The upgraded Nintendo Switch model highlighted in a recent hardware report may have exclusive games of its own, according to known ResetEra leaker Nate Drake.
"There will be some select exclusives, especially from third-party partners," they said in response to speculation from other users. "May not be a big number of them, but I know of at least one."
They didn't go into specifics, but the thrust of this rumor is simple: the beefier, reportedly 4K-capable Switch model will be able to play some games that the original can't. With the console itself still unannounced, there's plenty of room for changes and misconceptions regarding its capabilities, so this rumor shouldn't be treated as gospel. That said, the idea of Nintendo hardware revisions leading to generational exclusivity isn't unprecedented.
The Nintendo 3DS and later the New 3DS, for instance, saw a handful of games which wouldn't run on their predecessors despite being in the same console family. In the case of the 3DS, this often came down to 3D graphics integration, but for games like Xenoblade Chronicles 3D and Fire Emblem Warriors (which was also released on Switch), it was more about sheer hardware horsepower. For both of these consoles, such exclusives were mostly – if not entirely – from third-party publishers, virtual console games notwithstanding.
At least logically, this lines up with new rumors around exclusives for the so-called Switch Pro. The Switch is a relatively underpowered console even compared to the base PS4 and Xbox One, let alone their new-gen successors, and this has kept more than a few modern third-party games off of it. If Nintendo does indeed release a more powerful Switch which can compete – or at least function – in the 4K realm, it would be able to run more third-party games. However, the performance gap between the original and upgraded Switch could lead to games which are only playable on the new version.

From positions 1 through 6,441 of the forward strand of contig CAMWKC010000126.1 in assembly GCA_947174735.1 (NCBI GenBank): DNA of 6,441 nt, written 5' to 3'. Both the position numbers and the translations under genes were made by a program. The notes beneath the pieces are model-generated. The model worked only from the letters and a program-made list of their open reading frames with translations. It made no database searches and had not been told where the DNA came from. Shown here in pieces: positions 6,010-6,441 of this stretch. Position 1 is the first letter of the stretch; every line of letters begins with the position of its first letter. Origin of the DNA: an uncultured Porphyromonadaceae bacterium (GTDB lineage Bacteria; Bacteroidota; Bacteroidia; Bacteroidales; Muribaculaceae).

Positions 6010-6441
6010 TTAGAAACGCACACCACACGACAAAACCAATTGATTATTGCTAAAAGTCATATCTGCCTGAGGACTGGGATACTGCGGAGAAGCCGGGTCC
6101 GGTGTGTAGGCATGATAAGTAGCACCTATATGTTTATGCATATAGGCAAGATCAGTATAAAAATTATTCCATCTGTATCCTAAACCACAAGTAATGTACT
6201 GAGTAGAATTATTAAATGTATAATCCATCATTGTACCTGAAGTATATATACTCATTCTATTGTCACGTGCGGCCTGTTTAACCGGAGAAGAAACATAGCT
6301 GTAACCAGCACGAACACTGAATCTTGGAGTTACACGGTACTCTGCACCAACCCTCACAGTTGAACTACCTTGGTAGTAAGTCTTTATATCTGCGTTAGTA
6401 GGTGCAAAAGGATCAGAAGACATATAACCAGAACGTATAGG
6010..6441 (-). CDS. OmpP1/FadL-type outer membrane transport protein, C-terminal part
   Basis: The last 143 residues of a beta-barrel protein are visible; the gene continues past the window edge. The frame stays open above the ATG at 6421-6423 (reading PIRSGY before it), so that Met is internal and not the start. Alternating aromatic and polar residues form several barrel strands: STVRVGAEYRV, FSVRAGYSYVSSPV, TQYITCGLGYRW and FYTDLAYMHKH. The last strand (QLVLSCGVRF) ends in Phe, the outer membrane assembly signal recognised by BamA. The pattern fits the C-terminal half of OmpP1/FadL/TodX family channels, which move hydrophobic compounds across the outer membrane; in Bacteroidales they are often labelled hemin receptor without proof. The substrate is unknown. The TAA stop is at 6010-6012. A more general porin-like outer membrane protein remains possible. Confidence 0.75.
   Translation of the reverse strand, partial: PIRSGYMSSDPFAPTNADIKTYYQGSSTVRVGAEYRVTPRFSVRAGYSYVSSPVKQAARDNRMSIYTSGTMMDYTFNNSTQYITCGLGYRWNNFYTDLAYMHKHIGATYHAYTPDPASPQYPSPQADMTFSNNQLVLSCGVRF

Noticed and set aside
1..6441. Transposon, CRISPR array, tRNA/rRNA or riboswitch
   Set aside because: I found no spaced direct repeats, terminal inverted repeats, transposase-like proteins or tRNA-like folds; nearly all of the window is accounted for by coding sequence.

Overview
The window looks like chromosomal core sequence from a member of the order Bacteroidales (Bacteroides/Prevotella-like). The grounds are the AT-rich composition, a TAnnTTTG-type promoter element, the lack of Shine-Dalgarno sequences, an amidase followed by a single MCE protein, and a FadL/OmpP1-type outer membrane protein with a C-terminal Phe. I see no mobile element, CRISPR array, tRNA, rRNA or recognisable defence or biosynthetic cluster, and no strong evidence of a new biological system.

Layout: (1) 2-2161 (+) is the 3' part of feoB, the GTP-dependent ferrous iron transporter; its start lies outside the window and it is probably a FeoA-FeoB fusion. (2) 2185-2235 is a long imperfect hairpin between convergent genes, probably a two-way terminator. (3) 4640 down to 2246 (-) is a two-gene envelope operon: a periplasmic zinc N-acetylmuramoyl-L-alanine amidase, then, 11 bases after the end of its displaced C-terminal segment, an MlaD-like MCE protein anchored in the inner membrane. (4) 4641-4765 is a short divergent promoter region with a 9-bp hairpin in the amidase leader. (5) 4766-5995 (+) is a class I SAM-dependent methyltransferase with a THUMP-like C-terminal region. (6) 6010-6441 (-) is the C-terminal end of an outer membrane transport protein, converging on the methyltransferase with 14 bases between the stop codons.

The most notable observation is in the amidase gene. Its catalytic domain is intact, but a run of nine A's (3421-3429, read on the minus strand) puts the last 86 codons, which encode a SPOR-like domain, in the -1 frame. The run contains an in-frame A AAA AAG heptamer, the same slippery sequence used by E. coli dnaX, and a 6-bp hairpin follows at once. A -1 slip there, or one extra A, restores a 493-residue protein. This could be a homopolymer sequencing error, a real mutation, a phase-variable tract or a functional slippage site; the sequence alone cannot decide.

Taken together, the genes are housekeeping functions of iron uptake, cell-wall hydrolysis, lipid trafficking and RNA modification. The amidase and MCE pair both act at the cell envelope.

That said, first-party Nintendo games consistently account for the lowest common denominator. Just look at The Legend of Zelda: Breath of the Wild, which launched on both the Wii U and the Switch. So even if all of this is true, I wouldn't worry about there being too many Switch Pro exclusives, and I certainly wouldn't worry about tentpole Nintendo franchises ditching the original Switch. It would be wildly out of character and counterproductive for Nintendo to divide its audience by limiting something like Breath of the Wild 2 to one version of the Switch. That would alienate Switch and Switch Lite owners, which doesn't mesh with Nintendo's plans to focus on the Switch line for several years to come.
Speaking of Breath of the Wild 2: Nintendo says development is proceeding smoothly, and it'll have more to share later this year.